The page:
I recommend contacting the Delaware Helpline.  The Delaware Helpline is a partnership between the State of Delaware and the United Way of Delaware’s “First Call for Help.” It is a toll-free service that provides information on state government agencies and referrals to community resources. The Delaware Helpline now includes a state government information service that links callers to appropriate state offices, legislators and employees, and continues to provide needs assessments, problem resolutions, and referrals for callers with health or human service needs.  For additional information or referrals, please contact the Delaware Helpline at 1-800-464-4357 or visit Return to Top
What should I do if I am behind on my mortgage?

Contact Your Lender- Before calling, know two things: how much you can afford to pay from this point on, and whether you foresee being able to make full payments, plus the payments you've missed, in the future. Explain what has happened that has caused you to fall behind on the mortgage.

Ask About Your Options- If your lender does not offer you forbearance or loan modification, ask about these options. Forbearance will give you reduced or suspended payments for a specific period, at the end of which you resume making regular payments, in addition to a lump sum payment or additional payments to make up the payments you missed. Loan modification changes the terms of your loan, either by reducing your interest or payment and extending the life of loan, or by reducing or forgiving part of your loan balance.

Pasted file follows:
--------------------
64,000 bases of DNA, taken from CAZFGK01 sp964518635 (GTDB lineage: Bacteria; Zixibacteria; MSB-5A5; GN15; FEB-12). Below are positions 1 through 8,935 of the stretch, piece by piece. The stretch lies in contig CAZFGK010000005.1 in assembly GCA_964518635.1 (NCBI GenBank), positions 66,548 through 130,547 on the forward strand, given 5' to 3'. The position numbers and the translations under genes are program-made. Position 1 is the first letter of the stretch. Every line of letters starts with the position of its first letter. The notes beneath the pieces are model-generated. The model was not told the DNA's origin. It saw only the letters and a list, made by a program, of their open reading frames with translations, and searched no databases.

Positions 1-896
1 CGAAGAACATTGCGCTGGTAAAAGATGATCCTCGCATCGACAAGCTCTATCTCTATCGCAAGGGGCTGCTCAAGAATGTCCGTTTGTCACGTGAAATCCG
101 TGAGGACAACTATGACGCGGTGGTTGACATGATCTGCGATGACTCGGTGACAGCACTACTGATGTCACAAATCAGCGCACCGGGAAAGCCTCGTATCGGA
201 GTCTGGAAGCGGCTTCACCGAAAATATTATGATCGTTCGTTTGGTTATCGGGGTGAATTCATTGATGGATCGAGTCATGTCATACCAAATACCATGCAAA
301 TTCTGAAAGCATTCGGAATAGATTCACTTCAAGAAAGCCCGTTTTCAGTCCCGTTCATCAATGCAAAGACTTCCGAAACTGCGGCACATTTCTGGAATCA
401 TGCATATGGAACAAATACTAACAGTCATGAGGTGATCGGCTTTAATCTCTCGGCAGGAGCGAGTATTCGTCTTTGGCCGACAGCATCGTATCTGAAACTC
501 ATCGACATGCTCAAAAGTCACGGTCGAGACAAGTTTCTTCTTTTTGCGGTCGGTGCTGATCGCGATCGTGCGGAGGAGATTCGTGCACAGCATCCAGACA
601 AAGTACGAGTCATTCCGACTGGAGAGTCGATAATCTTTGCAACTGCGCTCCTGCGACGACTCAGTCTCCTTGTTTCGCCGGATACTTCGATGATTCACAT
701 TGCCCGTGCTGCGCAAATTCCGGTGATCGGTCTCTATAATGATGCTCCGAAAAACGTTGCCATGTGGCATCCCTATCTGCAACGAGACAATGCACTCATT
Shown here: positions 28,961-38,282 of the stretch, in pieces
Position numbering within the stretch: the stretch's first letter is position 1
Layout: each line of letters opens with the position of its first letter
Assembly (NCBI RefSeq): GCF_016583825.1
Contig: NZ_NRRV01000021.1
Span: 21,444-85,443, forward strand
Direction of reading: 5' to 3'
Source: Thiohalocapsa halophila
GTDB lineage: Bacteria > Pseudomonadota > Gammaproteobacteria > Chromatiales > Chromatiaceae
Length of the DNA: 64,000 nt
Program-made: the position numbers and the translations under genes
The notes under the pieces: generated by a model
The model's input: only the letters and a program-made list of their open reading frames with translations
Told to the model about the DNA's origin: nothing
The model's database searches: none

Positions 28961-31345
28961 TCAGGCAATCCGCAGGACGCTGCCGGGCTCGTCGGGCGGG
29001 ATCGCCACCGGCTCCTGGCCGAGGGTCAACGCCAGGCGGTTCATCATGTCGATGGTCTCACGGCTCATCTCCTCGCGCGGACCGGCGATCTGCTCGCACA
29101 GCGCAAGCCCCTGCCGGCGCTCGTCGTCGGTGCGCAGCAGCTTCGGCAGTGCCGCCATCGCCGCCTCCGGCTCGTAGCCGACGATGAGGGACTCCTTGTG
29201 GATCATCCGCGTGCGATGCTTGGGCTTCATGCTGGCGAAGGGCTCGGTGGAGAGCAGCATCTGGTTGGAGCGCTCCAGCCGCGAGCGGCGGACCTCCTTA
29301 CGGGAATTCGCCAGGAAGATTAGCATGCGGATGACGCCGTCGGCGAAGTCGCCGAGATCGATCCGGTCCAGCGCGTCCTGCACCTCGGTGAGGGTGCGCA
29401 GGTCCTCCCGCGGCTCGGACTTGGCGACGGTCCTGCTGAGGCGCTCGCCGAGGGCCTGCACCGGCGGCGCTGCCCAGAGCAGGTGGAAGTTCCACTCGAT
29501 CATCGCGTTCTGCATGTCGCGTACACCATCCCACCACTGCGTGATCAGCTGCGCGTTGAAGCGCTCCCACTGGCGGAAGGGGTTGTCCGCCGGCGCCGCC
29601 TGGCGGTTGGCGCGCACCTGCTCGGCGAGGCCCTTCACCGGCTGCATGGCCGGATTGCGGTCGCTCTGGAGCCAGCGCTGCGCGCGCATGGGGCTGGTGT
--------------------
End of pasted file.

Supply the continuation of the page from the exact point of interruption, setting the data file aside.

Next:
Selling Your Home - If your home is simply not affordable, even with loan modification or forbearance, selling the house may be the best way to get rid of the payment and possibly save enough to repay the lender for the payments you missed. As long as your home is worth more than what's owed against it, selling will not be a problem; if your home is worth less than what is owed, your lender will have to agree to a short sale, or a sale that nets less than the loan amount.

Contact Hope Now- If you are behind on your payments, and are not sure whether to accept modified loan terms, sell your house, or find another option, call the government-organized Hope Now Alliance of credit counselors, mortgage companies, investors and other mortgage market participants. The alliance offers free advice about your situation and helps you to work with your lender, if needed. Hope Now can be reached by calling 1-888-995-HOPE. Return to Top
What should I do if I owe the Internal Revenue Service (IRS), but cannot afford to pay?